Wednesday, April 11, 2012

Beckon by Tom Pawlik—Book Review

The lives of three people collide in the town of Beckon, each drawn there for a different but life changing reason.

The story opens with Jack, a young anthropologist who wants to find what happened to his father who disappeared when Jack was just nine. Teamed with his best friend and a Native American guide, they begin a search in the caves near Beckon, Wyoming.

Elina—an ex-cop—is searching for her missing cousin, and finds much more than she bargained for. But it’s her renewed and steadfast faith in God that brings things to a head in the end.

George arrives in Beckon on the lure of a cure for his beloved wife’s Alzheimer’s. At seventy-three, he still has plenty of life left in him to handle the truth of what really goes on with the “cure.”

This book is a page turner, one of those that kept me up past my fairly set bedtime. I’m not a huge sci-fi reader (strange, huh?), but this book felt normal enough to have me contemplating how this could actually happen.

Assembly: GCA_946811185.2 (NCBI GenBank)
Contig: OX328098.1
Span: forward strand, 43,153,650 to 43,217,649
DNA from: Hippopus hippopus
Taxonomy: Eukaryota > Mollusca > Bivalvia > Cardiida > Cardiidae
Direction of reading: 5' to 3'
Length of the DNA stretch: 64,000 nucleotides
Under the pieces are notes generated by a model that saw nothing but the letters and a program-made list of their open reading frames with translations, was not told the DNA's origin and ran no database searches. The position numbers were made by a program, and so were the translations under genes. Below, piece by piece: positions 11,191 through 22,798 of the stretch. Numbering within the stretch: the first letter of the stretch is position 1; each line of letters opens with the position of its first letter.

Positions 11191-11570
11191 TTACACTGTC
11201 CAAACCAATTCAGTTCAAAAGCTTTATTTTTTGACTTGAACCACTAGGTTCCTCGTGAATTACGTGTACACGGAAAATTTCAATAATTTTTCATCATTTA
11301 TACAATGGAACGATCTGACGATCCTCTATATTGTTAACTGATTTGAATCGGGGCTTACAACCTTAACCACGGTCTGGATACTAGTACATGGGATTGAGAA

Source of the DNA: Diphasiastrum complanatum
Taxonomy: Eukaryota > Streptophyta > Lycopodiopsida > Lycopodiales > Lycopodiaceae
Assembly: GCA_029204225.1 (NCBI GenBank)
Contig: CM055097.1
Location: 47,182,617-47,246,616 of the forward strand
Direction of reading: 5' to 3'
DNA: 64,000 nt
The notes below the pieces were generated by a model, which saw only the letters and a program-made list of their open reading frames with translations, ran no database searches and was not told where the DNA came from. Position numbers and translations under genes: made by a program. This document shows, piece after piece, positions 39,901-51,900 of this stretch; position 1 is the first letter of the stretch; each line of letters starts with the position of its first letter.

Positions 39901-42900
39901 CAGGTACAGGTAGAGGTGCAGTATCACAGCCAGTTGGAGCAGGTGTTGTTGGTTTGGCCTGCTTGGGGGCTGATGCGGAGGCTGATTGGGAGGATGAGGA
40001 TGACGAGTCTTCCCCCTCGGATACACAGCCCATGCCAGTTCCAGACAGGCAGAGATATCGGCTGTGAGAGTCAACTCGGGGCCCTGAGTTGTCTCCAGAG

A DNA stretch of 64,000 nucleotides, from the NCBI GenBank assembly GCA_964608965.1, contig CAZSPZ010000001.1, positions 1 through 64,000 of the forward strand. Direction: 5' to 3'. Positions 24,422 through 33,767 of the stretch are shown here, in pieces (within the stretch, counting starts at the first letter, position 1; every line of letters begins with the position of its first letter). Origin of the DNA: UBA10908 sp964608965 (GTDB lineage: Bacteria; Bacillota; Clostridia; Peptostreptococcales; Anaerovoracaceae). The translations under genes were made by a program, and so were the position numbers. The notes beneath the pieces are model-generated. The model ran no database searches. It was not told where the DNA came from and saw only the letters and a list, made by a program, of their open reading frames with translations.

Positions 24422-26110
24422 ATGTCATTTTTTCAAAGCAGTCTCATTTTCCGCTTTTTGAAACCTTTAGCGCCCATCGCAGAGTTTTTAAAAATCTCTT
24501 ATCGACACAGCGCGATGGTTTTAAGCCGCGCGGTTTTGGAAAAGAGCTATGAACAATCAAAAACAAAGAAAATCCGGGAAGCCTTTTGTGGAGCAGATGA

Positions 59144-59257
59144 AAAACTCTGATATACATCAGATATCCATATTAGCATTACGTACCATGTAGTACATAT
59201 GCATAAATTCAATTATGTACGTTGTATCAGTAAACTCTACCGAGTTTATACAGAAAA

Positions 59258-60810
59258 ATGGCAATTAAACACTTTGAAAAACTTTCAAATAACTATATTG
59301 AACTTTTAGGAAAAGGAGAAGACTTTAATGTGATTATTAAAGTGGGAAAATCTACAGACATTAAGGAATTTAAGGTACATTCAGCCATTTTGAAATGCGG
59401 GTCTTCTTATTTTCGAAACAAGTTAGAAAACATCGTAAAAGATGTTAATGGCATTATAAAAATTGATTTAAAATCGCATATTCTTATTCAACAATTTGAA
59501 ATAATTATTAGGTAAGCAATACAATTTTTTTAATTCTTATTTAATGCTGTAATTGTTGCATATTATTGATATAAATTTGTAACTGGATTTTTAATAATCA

Real characters, real drama, real action, real danger—Tom Pawlik combined all these things to make an excellent read. As a disclaimer for milder readers such as myself: There’s a bit of goriness which I generally avoid in reading or movies, but nothing I couldn’t skim over if I didn’t want to imagine the images too vividly.

Overall, a great thriller with themes of faith, family, and the realities of immortality.

For Him,

Sarah Elisabeth

Tyndale House Publishers provided me with a complimentary copy of this book

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